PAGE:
As a follow up, here are two videos that go into the backstory of the Beatles rooftop concert. The videos go into the haphazard way it came about, from grandiose plans to just “whatever . . “.  and shows how sometimes great art comes from just going out and doing it.

The Beatles and The Rooftop Gig: Part 1 – Live Shows in 1968?


The Beatles and The Rooftop Gig: Part 2 – A new phase BEATLES performance…

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Posted in Classic Rock, Music Appreciation and Analysis

“You Ought To Be In Pictures” . . : The Broken Formula Of Music Biopics

Given that the Oscars are coming up and Bohemian Rhapsody is nominated, it seems like an apt time to do something different from my usual posts. Musical biopics (biographical pictures) have been a common staple of contemporary movies for a while now. As a little kid I remember seeing movies like The Glen Miller Story or The Benny Goodman Story on TV. More recently there have been hits like Ray or Walk The Line and or course, Bohemian Rhapsody. I can’t say that any of them really knocked me out though I still have yet to see Bird (Charlie Parker) or Don’t Look Back (Bob Dylan). Many of them just seemed to be dramatized versions of the old VH1 series Behind The Music.

This brings me to the video below. Here the music biopic is discussed not from the viewpoint of a music nerd but from the perspective of a film geek. Patrick (H) Willems has a great YouTube channel featuring video essays that analyze movies. Framed and interspersed with an ongoing skit that serves as meta commentary on the music biopic formula, Willems gives a brief history of film biographies in general and music biopics specifically before deconstructing the standard tropes of the genre and the problems they present from a cinematic perspective.

The Broken Formula of Music Biopics –

There are a bunch of artists that I think would be great source material for a biopic.Here’s a idea: George Harrison. The story of someone who has to find himself as an artist while in the shadow of greater artists before the world recognizes his greatness. You have Beatlemania. You have the love triangle between his wife Patti Boyd, his friend Eric Clapton and himself. You have his relationship to Eastern Spiritualism and of course his sad passing. There is a lot there.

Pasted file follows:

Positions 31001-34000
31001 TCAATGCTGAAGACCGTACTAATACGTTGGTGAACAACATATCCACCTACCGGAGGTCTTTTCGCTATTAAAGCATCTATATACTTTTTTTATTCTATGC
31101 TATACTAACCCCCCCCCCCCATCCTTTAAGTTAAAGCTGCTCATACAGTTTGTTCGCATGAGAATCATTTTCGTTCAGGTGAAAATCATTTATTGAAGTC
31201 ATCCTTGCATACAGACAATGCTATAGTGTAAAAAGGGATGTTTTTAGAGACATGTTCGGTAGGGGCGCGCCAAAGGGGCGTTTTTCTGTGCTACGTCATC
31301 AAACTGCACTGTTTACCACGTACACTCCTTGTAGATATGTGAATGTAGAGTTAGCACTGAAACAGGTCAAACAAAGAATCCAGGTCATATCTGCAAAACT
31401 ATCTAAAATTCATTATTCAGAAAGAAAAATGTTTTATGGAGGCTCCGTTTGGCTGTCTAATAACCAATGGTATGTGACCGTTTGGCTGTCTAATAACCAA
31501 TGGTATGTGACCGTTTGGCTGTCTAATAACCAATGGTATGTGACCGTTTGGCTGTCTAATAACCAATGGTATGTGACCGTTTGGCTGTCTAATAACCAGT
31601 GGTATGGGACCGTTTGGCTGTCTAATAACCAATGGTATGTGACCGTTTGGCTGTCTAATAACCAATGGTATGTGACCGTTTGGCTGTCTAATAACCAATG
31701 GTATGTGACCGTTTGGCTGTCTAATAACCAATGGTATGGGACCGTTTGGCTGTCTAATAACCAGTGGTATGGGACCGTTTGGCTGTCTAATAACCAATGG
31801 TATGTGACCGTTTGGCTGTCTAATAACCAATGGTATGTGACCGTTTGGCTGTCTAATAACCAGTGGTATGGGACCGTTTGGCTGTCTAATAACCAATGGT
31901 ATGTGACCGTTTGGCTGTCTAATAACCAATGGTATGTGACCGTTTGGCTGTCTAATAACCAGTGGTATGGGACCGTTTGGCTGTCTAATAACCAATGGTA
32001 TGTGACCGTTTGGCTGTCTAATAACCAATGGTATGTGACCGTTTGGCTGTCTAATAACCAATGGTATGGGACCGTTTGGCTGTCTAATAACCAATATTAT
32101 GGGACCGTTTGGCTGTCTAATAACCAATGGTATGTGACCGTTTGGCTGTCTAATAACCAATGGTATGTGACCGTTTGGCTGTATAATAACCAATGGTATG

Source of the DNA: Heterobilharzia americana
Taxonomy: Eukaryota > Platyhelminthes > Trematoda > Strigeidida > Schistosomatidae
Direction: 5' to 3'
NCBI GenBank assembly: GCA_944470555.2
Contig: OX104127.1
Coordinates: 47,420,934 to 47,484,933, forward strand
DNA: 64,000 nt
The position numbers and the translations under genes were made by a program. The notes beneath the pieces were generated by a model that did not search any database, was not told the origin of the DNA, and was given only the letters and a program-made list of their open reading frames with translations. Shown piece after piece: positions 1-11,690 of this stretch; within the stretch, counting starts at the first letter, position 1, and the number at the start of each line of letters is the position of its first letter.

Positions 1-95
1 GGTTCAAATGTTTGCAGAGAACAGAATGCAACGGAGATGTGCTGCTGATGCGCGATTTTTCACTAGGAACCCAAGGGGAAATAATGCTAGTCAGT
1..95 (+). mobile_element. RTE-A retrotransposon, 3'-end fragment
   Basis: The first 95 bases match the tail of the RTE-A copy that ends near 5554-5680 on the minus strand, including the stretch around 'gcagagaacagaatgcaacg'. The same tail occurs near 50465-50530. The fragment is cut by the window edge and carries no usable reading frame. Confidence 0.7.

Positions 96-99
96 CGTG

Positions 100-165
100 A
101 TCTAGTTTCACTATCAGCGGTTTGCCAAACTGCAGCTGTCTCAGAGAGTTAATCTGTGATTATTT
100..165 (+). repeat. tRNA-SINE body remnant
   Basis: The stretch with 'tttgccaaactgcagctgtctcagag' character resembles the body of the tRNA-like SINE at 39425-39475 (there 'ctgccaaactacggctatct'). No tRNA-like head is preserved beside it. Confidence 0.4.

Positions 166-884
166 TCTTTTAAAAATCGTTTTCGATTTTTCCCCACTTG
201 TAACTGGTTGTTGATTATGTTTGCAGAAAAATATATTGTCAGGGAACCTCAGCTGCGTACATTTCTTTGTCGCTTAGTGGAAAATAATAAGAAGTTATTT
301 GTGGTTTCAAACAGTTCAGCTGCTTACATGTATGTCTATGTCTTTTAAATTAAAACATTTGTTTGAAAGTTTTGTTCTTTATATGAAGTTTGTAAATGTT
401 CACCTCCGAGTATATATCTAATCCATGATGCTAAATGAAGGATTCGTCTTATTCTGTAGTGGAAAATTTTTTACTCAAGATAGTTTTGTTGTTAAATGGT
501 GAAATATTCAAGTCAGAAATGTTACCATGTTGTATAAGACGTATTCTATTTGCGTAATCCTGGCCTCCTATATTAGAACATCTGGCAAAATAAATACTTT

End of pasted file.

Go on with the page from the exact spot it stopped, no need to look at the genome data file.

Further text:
Hollywood, call me.

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“Up On The Roof” . . . : Two Rooftop Concerts, Same Ending

Just recently was the 50th anniversary of what turned out to be the final performance of the Beatles. On January 3oth 1969, The Beatles went up on the rooftop of the headquarters of Apple Records in central London and played an impromptu gig. At the time, The Beatles were recording their album, Let It Be, and the rooftop show let them run through various tracks from those sessions. Songs played during the set include “Get Back,” where the Beatles were accompanied by Billy Preston on the keyboards, and “Don’t Let Me Down” (see the video below), “I’ve Got A Feeling,” “One After 909,” “Danny Boy,” “Dig A Pony” and finally, another version of “Get Back.” The performance ends with the police shutting down the show due to noise and John Lennon uttering the immortal words, “I’d like to say thank you on behalf of the group and ourselves, and I hope we passed the audition.” Luckily, film director Michael Lindsay-Hogg (who also worked with The Rolling Stones) captured the performance as well as the reactions of people on the street.